Arriving at Mandarin Oriental New York feels like coming home – except that this is a home the gal has not visited since Sunday February 8th, 2004.
Go through glass doors off 59th Street at Columbus Circle, go through more glass doors, soar in an elevator up to the 35th floor lobby.
It could have been Tokyo, except at Mandarin Oriental Tokyo the lobby is on the 38th floor. Here, after bellman Mark calls you by name (how does he know?) you soar up, and emerge to an all-white Chihuly glass sculpture (hello Dale, the glass sculptor who is the most famous thing about Seattle other than all those Microsoft and other techies, and Pike Market and all those culinary-touristic attractions).
I am greeted, late at night, by a charming lady in very high heels. Welcome home, do you know my father? Of course I do. He (Christian Hassing) runs the Tokyo Mandarin Oriental.
The boss of this particular place, Rudy Tauscher, a former chef who went on to study real estate at New York University NYU, is sadly out of town but he has written a lovely, really personal note. He has left lots of water and bananas (how did he know?).
There is another note, and a Central Park running map, from his eager-beaver front office guy, Sean Murphy, son of another legendary hotelier, Kevin Murphy. It says something about a place when kids want to follow their fathers’ passion.
Hotel-keeping is not a job. Go round the block to the world’s most profitable Whole Foods, in the basement of the Time Warner Center, and see the dozens of youngsters working the registers (tills, or cash desks). Those are jobs, but knowing Whole Foods everyone there has passion too.
Last time here, in room 4616, I had ten pillows on the bed, but that was daytime. Now it is night and 4100, a charming wedge-shaped suite with floor to ceiling windows looking out of Manhattan, only has four pillows, which means I only have to remove three, rather than nine, unwanted items.
I rush down to the Technogym, rush through kinesis and wave, and at 2045 precisely go to the glass door of the long, seriously long, indoor pool. Locked. It closes, at 2045 precisely.
After a long day – cycling in foggy England, yes still near the Jurassic Coast, two hours’ drive to Heathrow, eight hours’ flight and so on – I dump the entire contents of a bathsalt-filled alabaster pot into my deep bathtub and soak. I find a note: Sleeping is no mean art; for its sake one must stay awake all day (Nietzsche).
The bed is really comfy and I awake to bless really simple light switches and dimmers. At the foot of the bed is a day-bed, a chaise longue in parlance of Downton Abbey or Upstairs Downstairs. Conveniently on a table by it is a stack of books with a card, inviting me to take them home.
There is Chelsea Handler’s ‘Are you there, vodka? It’s me, Chelsea’; Douglas Kennedy’s ‘The Moment’; Isaac Marion’s ‘Warm Bodies’. Such generosity offsets having to pay for WiFi, which anyway is half of what most London hotels charge. I love the real, strong-wood oak floors, which are probably in all 248 rooms here, and fabric-feel wallpaper, and easy-pull curtains.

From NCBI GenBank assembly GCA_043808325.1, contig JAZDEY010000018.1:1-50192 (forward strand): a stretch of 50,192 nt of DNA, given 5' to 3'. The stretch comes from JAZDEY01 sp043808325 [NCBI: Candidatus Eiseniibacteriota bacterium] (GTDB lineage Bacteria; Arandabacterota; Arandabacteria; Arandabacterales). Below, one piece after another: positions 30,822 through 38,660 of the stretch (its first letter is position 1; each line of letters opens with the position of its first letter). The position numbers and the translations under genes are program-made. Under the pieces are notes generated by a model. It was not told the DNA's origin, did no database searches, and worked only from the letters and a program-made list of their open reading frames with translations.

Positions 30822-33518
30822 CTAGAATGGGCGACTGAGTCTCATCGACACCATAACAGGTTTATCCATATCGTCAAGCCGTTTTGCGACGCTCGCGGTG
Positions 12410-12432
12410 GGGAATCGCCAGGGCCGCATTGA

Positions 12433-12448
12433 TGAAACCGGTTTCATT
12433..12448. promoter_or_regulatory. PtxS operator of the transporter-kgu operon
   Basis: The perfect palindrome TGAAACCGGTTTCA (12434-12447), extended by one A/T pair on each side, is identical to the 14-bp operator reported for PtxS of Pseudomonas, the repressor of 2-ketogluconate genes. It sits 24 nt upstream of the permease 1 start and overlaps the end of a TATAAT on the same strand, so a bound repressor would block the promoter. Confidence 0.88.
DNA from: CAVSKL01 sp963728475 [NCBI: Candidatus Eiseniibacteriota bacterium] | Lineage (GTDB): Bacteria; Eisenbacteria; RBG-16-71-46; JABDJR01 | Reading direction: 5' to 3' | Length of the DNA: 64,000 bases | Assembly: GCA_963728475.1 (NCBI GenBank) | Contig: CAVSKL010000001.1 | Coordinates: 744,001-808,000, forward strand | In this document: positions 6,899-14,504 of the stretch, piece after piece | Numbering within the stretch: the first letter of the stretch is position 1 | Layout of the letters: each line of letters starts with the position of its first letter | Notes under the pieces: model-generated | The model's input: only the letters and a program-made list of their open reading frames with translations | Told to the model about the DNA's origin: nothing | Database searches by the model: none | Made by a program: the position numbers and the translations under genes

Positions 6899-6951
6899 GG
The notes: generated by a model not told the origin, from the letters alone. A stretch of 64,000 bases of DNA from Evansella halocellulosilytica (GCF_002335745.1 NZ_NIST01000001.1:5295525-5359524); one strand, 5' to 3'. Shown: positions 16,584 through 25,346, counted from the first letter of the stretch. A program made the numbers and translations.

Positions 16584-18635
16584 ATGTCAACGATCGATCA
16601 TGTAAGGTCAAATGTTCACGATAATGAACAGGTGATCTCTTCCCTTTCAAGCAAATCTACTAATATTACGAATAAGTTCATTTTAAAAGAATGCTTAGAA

There is enough store space to buy every couture frock in Bloomingdale’s, and enough electric sockets to satisfy any techie. I have a pair of yoga mats and a pair of binoculars. I like luxury hotels like this.
The faithful Porsche Rimowa has a new item on this trip, a Tea Leaves’ Jetlag Therapy Kit, two whole leaf pyramid teabags. One is Relax, which I will do tonight (it includes valerian, passion flower, chamomile, lavender, lemon balm, rose petals, vitamin C and no caffeine).
The other is mint and citrus Energy, just right for now: it has peppermint, ginkgo biloba, yerba mate, fennel, cloves, citrus peel, ginseng, vitamin C, no caffeine. Interesting company, T tealeaves.com, out of Vancouver.
It was founded by enthusiasts who include a biologist and a film animator and it has its own health and well-being guru, David Griffiths, whose experience includes being an avid student of ashtanga yoga, green algae and ‘energy work’ (eh?). Apparently Alain Ducasse, Joël Robuchon and Jean Georges Vongerichten, no less, are into T.
But the best way to beat jetlag is exercise. As the gym opens, there we are, working out. Hot news on CBS is the State of New Jersey holding back supplies of toilet paper to old people’s homes and schools as the same order included paper cups for hot drinks, not allowed.
I switch to another channel, to find a tide of shoplifting of – Tide (yes, the detergent). Thieves swipe trolleys-full by putting coats over the stolen goods and walking out of stores, swapping the detergent for drugs or to sell on, at profit. What is happening to the world, at least the World of USA?
There is one other girl in the hotel elevator. She must be half my circumference, with a ten inch long skirt and a ten-pound dog, a Chihuahua or something, to whom she talks as if ‘it’ is her lover. My nighttime bookmark had said ‘The more that you read, the more things you will know’ (Dr Seuss).
One could also say the more you travel, the more different people you come across. This is certainly a centre of style. During New York Fashion Week this where the ‘cream’ stay. At any time, be a normal guest here and you can book shopping trips with Kathleen Beckett, a former Vogue stylist.
Limo your way inch by inch around Manhattan in a frenzy, Bloomingdale’s and the rest of the best, and recover with a two-hour session in the incredible glass-walled (one-way glass) spa, looking into Central Park. One room even has a working fire. Luxury, at this hotel, gal. It is even just round the corner from Lincoln Center and its jazz. What more could a young lady want?